Last week, I found out about an interestingly named village in Jamaica:

Me-no-Sen-You-no-Come is a village in the Cockpit Country of western Jamaica. It is now a part of a district called Aberdeen, Jamaica, in the north-east section of Saint Elizabeth Parish, and is not extinct, as was originally believed. From the Jamaican dialect, the village name translates in English as, ‘If I don’t send for you, don’t come.’


In 1812, a community of runaways started when a dozen men and some women escaped from the sugar plantations of Trelawny into the Cockpit Country, and they created a village named Me-no-Sen-You-no-Come. It is located near some cliffs and boasted fertile soils in its valleys. The unofficial maroon community of Free black people in Jamaica grew from its start of less than 20 runaway slaves to a large village that supported 14 buildings with shingle roofs and wood floors, raised poultry, hogs and nearly two hundred acres of cultivated land, thickly planted with provisions.[3][4]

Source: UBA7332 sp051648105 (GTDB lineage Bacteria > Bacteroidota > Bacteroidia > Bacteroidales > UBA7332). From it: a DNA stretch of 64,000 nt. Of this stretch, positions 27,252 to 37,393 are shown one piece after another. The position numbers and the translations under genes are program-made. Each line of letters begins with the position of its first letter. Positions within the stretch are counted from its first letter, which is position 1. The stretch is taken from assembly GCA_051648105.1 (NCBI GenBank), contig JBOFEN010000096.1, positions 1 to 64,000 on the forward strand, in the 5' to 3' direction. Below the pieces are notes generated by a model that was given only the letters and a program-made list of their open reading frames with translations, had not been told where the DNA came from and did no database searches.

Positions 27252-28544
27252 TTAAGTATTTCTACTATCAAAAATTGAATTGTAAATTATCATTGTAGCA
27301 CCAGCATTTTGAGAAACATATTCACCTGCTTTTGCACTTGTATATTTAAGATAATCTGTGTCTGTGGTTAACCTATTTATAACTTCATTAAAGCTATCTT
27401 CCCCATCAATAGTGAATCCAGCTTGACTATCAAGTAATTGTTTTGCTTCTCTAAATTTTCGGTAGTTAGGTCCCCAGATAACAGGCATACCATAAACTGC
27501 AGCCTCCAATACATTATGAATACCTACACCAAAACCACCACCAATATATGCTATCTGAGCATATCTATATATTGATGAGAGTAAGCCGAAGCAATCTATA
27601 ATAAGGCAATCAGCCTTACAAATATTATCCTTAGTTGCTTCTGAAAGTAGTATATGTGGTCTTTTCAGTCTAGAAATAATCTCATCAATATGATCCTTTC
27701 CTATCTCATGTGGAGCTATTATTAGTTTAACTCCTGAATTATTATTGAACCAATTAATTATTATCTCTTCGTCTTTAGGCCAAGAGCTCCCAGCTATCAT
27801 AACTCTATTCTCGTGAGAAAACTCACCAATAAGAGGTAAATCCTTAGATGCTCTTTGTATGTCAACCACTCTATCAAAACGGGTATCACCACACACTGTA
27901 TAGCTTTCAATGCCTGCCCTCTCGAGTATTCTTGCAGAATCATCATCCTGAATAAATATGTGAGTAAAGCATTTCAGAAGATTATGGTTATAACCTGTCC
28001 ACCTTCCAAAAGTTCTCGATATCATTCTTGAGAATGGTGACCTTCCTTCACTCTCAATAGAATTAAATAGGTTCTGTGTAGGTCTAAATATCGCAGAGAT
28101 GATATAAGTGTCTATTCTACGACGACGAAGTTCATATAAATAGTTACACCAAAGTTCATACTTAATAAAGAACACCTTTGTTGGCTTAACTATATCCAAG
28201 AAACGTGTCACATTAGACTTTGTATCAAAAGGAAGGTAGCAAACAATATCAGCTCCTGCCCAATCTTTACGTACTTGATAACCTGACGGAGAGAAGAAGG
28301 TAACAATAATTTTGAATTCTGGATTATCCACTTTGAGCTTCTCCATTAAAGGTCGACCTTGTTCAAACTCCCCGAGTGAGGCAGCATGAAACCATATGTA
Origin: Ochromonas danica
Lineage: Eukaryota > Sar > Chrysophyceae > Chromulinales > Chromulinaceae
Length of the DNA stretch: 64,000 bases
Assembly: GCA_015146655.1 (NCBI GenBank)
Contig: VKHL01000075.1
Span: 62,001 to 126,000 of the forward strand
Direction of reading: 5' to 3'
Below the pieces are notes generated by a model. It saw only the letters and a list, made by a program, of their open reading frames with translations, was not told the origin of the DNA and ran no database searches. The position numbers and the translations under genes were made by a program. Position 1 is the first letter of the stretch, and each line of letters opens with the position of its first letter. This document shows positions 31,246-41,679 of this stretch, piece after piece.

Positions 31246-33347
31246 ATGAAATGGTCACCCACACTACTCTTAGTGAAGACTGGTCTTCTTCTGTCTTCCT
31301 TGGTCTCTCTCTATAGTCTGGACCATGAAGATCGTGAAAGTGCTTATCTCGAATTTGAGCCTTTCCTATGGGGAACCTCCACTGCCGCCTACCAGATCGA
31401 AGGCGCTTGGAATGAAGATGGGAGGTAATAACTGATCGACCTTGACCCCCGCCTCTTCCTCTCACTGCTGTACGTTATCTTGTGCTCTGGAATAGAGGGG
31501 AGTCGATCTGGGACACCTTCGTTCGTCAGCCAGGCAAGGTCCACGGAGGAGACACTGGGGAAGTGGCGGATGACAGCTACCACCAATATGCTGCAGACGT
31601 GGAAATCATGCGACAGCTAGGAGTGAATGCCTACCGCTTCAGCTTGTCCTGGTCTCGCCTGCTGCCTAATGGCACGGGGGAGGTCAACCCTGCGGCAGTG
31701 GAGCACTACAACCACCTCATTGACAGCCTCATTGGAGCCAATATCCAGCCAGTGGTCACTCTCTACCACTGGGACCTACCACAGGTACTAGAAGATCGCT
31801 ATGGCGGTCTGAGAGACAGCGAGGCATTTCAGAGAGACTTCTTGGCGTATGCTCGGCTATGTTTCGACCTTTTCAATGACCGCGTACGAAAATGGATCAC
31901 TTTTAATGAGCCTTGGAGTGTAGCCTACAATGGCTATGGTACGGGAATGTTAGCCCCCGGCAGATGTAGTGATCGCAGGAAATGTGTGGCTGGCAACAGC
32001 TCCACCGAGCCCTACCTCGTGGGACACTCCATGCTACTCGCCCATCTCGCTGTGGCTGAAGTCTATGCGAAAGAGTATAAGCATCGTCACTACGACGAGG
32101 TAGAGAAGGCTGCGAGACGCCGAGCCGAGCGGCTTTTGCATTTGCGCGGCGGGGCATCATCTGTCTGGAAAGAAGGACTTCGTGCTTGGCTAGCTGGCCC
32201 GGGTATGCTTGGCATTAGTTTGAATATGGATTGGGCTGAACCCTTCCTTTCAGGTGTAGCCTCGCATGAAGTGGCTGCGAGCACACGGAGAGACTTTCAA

It is believed that runaway slaves who secured their freedom during the Second Maroon War, and had been a part of the community of Cuffee, joined Me-no-Sen-You-no-Come in succeeding years.

via Wikipedia

Jamaican dwelling related: Seaford Town, a former German settlement in Jamaica

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